Frank Lloyd Wright – The Gifted Architect and Fantasist

“The mission of an architect is to help people understand how to make life more beautiful, the world a better one for living in, and to give reason, rhyme, and meaning of life.”

Frank Lloyd Wright, 1957
Frank Lloyd Wright
Source – Wikipedia

If you ask any average architecture student or an architect to name a famous American Architect and you can bet their answer will be Frank Lloyd Wright. The American Institute of Architects coined him as ‘Greatest American Architect of all time’ in 1991 because of his visionary work in the field of architecture. He designed almost 1114 building works throughout his long and prolific career that spanned for 7 decades. Furthermore, FLW brought about the development of American architecture to the forefront.

He was an architect, designer, writer and also an educator from Wisconsin, USA. Therefore, he believed in creative designing of harmony and the environment, a philosophy he penned as ‘organic architecture’. Strongly believing in individualism, Wright was also influenced by the natural world and making the connection between the people and the natural surroundings. In addition, he was also involved in the design of the interior elements. For instance, creating furnishings and stained glass windows. That helped to enhance the overall design.

Frank Lloyd Wright with workers
Source – Frank Lloyd Wright Foundation

EARLY CAREER

Silsbee (1887 – 1888)

He joined as a draftsman in the office of Joseph Lyman Silsbee in 1886. Although the era had Victorian and Revivalist architecture common at that time, Wright did not believe in following the same style. As a result, hefound his practice to be majorly ‘gracefully picturesque’ than the then ‘brutalist’ style. Most importantly, he believed in doing progressive work rather than going with the flow.

Adler & Sullivan (1888 – 1893)

After Silsbee, Wright became an official trainee in the Chicago based firm of Adler & Sullivan. Louis Sullivan guided him and took him under his wing because of his great design ability. Wright always referred to Sullivan as his ‘Lieber Meister’ or ‘Dear Master’ because he respected Sullivan a lot.

OWN PRACTICE

Influence (1893 – 1959)

After leaving Sullivan’s firm, Wright established his own firm on the top floor of the Schiller building in Chicago. Meanwhile in 1896, along with his colleagues Robert C. Spencer Jr., Myron Hunt and Dwight H. Perkins, inspired the Arts and Craft Movement. They formed ‘the Prairie School’ because Louis Sullivan strongly inspired their works.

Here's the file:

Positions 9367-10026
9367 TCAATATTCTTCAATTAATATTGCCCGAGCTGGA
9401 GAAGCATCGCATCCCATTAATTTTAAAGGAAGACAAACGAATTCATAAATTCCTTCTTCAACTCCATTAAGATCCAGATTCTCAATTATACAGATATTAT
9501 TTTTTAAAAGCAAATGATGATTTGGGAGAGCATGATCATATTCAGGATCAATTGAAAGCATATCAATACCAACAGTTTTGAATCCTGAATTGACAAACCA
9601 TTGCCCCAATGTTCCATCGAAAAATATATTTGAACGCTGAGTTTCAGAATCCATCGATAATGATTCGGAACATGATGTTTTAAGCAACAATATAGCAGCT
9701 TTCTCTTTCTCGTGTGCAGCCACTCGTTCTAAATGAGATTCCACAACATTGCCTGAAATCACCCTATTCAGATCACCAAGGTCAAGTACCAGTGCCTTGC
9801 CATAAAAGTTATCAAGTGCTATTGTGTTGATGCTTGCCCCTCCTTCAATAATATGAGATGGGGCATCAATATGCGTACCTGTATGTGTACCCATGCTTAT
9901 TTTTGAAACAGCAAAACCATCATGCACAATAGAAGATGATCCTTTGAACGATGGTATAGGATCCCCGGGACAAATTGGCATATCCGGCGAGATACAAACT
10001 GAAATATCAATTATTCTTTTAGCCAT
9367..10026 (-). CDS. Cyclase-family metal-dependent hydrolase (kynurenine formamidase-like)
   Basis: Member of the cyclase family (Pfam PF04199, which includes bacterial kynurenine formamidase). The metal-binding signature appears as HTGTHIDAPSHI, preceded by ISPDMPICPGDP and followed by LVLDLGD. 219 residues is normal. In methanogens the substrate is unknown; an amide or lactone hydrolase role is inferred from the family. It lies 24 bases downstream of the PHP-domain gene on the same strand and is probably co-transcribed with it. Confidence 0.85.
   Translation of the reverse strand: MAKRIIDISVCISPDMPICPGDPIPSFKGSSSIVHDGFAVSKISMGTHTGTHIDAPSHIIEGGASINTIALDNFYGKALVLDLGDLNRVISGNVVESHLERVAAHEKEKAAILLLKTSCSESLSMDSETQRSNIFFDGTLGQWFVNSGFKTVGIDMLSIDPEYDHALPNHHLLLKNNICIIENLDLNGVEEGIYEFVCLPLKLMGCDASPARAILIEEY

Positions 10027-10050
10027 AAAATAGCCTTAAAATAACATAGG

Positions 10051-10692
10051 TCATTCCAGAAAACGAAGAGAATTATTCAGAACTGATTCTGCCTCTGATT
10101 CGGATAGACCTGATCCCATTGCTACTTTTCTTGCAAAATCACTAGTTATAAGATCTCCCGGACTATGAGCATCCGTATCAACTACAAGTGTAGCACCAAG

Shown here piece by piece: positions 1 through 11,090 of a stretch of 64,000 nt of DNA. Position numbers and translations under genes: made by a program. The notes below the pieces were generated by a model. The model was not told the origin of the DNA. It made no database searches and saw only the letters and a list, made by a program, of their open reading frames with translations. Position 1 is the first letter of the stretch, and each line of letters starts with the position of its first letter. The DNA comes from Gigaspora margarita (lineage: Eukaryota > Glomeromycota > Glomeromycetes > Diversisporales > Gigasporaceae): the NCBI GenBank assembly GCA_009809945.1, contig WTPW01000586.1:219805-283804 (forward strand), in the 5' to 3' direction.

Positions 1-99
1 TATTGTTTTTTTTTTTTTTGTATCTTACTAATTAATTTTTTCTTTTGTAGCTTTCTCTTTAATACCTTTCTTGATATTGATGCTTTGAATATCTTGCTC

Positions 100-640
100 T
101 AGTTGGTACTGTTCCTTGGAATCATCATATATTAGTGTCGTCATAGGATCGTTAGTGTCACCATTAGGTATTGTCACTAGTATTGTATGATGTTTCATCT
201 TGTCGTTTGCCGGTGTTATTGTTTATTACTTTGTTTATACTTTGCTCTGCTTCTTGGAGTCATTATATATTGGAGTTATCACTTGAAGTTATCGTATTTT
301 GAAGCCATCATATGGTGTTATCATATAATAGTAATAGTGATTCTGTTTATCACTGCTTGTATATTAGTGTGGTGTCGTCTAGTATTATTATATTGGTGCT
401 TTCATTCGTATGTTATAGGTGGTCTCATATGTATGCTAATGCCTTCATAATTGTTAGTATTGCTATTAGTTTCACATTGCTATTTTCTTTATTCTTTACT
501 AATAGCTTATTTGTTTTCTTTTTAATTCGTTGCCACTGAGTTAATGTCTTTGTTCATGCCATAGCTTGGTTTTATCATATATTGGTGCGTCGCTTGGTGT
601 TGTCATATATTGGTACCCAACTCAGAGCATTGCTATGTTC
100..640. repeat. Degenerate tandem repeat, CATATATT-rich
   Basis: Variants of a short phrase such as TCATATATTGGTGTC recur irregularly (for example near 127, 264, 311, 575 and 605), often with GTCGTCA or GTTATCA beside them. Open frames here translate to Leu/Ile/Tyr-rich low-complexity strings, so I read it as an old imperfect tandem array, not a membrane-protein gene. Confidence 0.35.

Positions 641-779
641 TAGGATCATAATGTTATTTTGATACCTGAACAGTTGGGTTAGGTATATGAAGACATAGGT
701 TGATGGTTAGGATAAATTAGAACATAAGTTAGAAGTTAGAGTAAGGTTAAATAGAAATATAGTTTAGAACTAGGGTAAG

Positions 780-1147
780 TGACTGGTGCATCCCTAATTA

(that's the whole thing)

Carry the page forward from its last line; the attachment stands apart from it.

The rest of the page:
Winslow House (Rear View) and (Entrance Hall)
Source – Wikipedia

Sullivan’s ornamentation largely inspired his first independent project, the Winslow House with the emphasis on simple geometry and horizontal lines. Louis Sullivan also inspired most of his initial designs. In 1898, Frank Lloyd Wright relocated and established his studio in his Oak Park, Illinois home.

Also read another article – The Interlace in Singapore by Ole Scheeren

Prairie Style Houses (1900 – 1914)

By 1901, Frank Lloyd Wright had completed about 50 projects and during this time he transitioned into a new style. So, 1900 to 1901 was the onset of the Prairie Style of his experimentation. For example, the Thomas House and the Willis House in 1901 were the first examples of the Prairie Style.

Prairie Style Houses are often grounded and blend well with their surroundings. One to two stories with one story projections, an open floor plan, low-pitched roofs with broad, overhanging eaves, strong horizontal lines, ribbon windows, a prominent central chimney and wide use of natural materials like stone and wood. Similarly, the Robbie House, Chicago (1909-1910) and the Avery & Queen Coonley House, Illinois are considered as the masterpieces of Prairie Style.

Robie House and Avery & Queen Coonley House
Source – Chicago Architecture Foundation and Library of Congress

Notable Public Works (1900 – 1922)

FLW was a Unitarian and also the member of the Unity Temple built in 1905. Following that, Frank Lloyd Wright transitioned from structural to space architect. Subsequently, the Larkin Administrative Building, NY (1905), Geneva Inn, Wisconsin (1911), Midway Gardens, Illinois (1913) and Banff National Park Pavilion, Canada (1914) are some of his notable public buildings.

Larkin Administration Building and Banff National Park Pavilion
Source – ArchDaily and Wikipedia

“Architecture is the great mother of art, behind which all others are definitely, distinctly and inevitably related.”

Frank Lloyd Wright
Frank Lloyd Wright
Source – Frank Lloyd Wright Foundation

LATER CAREER

Usonian Houses